Exploring the streets feels like walking back in time. Steep steps throughout town give sweeping panoramic views of the entire valley, while the more modern architecture of the tan-colored buildings is a masterpiece on its own. Matera is one of those places where each view is better than the next, as there is something jaw dropping around every corner. It’s hard to pinpoint the best view of Matera and a good look into the sassi as the incredible views are endless. But, one great spot is across the gorge to the opposing side of the city. For the adventure seeker, the hike down from Matera to the bottom of the gorge and back up to the opposite cliffs is an absolute blast. From here, not only do you have a panoramic view of the entire city, but you can enjoy it from inside – you guessed it – another cave!

After exploring and trekking through the spectacular and steep streets of Matera, a good meal is a well-deserved reward. Basilicata is actually the poorest region of Italy, but it has a rich food culture with simple, authentic recipes. Matera is home to some incredible restaurants with authentic Lucanian dishes that you won’t find anywhere else in Italy. Beans and legumes are some of the most common ingredients in Lucanian cuisine, while the region is considered to have the highest consumption of pasta. Be on the lookout for pepperoni cruschi, or dried peppers. They are sprinkled on top of a pasta or eaten as a snack with a glass of the popular wine from the region, Aglianico del Vulture. The salty and smoky crunch is addicting and makes potato chips seem boring.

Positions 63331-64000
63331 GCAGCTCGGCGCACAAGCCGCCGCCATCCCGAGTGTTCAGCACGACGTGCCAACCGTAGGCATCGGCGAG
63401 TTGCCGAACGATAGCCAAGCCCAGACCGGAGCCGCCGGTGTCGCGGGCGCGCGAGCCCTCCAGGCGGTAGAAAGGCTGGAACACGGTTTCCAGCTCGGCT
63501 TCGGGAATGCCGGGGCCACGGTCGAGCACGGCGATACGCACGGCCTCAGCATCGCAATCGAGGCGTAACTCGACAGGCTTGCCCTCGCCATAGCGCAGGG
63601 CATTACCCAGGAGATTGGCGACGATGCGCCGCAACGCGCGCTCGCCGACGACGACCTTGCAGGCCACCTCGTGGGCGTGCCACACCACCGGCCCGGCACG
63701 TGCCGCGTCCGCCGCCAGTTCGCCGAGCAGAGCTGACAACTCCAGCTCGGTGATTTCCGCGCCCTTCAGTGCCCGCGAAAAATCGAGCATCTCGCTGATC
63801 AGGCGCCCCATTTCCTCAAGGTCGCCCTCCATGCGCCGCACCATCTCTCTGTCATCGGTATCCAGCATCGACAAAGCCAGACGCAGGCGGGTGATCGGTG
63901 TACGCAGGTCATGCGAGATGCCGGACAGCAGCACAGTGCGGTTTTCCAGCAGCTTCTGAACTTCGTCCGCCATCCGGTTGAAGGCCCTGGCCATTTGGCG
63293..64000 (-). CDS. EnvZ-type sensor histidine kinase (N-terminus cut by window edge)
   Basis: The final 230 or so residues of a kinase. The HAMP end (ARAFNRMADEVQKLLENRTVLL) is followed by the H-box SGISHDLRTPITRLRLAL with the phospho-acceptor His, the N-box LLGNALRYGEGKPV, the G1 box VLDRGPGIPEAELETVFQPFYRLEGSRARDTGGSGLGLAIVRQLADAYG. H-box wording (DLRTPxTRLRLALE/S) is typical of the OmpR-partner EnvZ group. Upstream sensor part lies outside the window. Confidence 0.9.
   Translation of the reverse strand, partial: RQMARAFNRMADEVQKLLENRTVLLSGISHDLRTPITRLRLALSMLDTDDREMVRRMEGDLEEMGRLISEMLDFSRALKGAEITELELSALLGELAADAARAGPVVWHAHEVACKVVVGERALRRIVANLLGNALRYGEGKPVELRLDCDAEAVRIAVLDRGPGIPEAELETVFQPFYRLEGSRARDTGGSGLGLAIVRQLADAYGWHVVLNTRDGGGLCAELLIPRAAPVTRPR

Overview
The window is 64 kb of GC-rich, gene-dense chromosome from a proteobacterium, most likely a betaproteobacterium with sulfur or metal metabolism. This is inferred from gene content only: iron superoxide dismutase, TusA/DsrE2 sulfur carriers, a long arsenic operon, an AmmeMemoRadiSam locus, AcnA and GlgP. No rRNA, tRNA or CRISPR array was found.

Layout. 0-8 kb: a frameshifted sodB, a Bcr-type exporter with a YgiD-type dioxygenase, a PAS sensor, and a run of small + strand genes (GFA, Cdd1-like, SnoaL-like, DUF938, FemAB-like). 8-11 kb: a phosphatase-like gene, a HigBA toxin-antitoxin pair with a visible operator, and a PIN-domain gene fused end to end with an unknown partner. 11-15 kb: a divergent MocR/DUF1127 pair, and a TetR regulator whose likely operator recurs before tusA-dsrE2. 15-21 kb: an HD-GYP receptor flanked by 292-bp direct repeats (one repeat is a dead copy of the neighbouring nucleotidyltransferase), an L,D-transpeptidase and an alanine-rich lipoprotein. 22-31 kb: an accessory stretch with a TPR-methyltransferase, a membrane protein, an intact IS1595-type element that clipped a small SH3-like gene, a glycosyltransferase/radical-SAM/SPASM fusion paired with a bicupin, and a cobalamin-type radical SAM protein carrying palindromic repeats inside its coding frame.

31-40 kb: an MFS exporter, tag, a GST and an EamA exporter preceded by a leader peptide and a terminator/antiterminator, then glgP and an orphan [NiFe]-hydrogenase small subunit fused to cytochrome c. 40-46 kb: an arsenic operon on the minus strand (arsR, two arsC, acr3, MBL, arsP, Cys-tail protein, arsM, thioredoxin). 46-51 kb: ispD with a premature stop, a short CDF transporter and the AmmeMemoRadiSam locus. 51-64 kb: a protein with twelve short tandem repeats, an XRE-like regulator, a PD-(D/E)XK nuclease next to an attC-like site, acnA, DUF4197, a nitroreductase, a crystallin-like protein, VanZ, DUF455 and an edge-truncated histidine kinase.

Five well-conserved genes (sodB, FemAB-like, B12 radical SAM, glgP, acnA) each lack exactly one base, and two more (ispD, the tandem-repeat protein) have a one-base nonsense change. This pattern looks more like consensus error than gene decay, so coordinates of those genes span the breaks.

Puglia, Italy, is no longer as hidden of a destination as it was years ago due in large part to social media algorithms, but for the most part, it still feels quite untouched. The culture here is as authentic as it can get and those vintage summer movie feels are in every direction. On your next trip to Italy, skip the busy destinations, learn some Italian, and explore your way around the rich, culture-filled region of Puglia.

All photos included in this article are courtesy of Ryan Tingle Photography.